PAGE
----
Chartier acknowledges that the vouchers won’t be enough to give every child a direct path to private school, but he adds that there are opportunities to make up the difference. “[The schools] themselves have aid they can give out,” he says. “For the most part, those schools will either pay full rides for the most destitute students [or] they will pay for a portion.”

Even if such aid through a specific private school isn’t available, there are other means. The Opportunity Scholarship program is another of the education bills passed by the most recent Legislature. It offers tax credits to businesses that contribute to scholarship programs that help Nevada students attend private schools; these scholarships are need-based and supply $7,500 a year to students from families making less than 300 percent of the federal poverty level. However, the program is capped at $5 million this year and $5.5 million in 2016. A quick calculation shows that only 650 kids will be able to receive the Opportunity Scholarship this year and 700 next year—this in a state with more than 450,000 public school students.

“The proponents of this [ESA] bill advocated that the poor and disadvantaged who have been recipients of poor education in public schools will now have the opportunity to go to the private sector and get a better education,” says John Vellardita, executive director of the Clark County Education Association. “The five grand won’t be enough to get that education. But the [students] who will access it … will be those who are already in a position to afford it; this is just additional money they get from the public trough.”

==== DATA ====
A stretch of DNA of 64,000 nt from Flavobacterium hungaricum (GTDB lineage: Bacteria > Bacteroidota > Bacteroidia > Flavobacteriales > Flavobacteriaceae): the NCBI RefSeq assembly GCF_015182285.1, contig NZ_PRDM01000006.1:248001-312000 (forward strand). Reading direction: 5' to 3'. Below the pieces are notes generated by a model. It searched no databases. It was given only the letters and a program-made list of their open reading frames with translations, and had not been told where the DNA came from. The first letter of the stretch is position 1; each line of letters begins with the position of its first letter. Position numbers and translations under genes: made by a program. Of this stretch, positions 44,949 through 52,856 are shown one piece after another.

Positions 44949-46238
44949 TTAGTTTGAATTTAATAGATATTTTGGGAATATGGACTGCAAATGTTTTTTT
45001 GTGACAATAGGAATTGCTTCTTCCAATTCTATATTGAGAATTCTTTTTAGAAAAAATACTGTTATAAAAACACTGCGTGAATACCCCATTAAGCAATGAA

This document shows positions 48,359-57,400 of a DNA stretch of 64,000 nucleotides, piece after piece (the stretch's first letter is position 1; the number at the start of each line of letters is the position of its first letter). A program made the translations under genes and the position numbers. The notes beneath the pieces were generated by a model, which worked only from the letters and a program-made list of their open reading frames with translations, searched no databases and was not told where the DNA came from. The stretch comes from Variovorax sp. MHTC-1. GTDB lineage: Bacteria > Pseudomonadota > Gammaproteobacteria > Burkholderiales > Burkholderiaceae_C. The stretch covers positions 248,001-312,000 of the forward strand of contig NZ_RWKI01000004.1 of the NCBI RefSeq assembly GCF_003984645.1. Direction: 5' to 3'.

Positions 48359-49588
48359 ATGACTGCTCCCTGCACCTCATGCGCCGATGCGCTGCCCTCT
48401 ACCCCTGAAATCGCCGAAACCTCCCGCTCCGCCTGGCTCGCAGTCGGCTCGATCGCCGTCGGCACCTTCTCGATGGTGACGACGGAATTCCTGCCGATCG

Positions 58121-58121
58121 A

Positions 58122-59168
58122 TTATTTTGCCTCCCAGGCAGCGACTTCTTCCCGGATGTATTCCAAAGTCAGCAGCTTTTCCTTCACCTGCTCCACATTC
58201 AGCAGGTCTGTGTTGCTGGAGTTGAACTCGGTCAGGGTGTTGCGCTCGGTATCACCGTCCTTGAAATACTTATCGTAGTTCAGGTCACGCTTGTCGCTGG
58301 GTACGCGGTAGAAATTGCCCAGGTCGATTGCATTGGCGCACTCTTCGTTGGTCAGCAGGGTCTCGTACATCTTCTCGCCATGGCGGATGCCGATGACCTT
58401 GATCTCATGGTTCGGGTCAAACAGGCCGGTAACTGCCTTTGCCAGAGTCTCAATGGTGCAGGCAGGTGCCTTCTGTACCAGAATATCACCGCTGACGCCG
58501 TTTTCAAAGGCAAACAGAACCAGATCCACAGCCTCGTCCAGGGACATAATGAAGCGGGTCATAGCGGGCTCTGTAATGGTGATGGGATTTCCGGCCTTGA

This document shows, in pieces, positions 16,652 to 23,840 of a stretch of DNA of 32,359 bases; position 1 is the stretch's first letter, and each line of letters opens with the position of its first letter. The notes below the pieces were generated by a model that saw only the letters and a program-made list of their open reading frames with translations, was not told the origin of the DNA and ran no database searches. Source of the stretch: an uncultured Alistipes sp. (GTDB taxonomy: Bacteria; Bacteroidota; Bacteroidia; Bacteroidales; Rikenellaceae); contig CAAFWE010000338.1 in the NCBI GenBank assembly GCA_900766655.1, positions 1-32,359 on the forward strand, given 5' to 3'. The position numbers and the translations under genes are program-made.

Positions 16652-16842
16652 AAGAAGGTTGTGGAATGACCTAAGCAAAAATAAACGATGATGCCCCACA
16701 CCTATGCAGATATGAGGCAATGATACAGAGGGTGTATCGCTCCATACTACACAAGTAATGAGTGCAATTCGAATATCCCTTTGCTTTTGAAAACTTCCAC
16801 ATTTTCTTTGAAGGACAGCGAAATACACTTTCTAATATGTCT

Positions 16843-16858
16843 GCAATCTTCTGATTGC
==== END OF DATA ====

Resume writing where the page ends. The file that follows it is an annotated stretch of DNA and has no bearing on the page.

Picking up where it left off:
Of course, even those who can afford to cover the gap between the voucher amount and the actual cost of a private education may find themselves stymied by a basic rule of economics: When the market is flooded with more consumers and all of those consumers have more money to spend, prices rise. More providers will naturally enter the market, but schools aren’t built overnight.

It’s also important to note that ESA funds aren’t just designated for private school tuition. The legislation states that the money can also go toward “books, fees to enroll in a virtual school, curriculum materials, specialized services or therapies for a student with a disability, transportation and tutoring.” Parents of students who are home-schooled also will have access to the $5,100. “We’re working to put in place means to check expenses that are being paid out,” says Hewitt, who notes that all entities must be accredited and approved. “Some people might want to come in and make a quick buck. … We have to find ways to protect the system and ESAs as a whole from fraud.”

That may be easier said than done. “This is like a lighthouse in the middle of the ocean: The light goes on, everyone will see that $5,000 and it’ll be like a magnet [for] that sector of profit-making,” Vellardita says, offering up the health care industry as an example where not every penny of every dollar goes to services provided.

Another reason parents may choose to go the ESA route: Their private-school or home-school kids won’t be subject to the barrage of standardized tests inflicted on public school students. Those students receiving state funds will be required to take a norm-referenced test at the end of the school year, but that exam can be chosen from a set of approved assessments. “The point of choice,” says Chartier of the Friedman Foundation, “is to offer parents different options that are best for their kids.”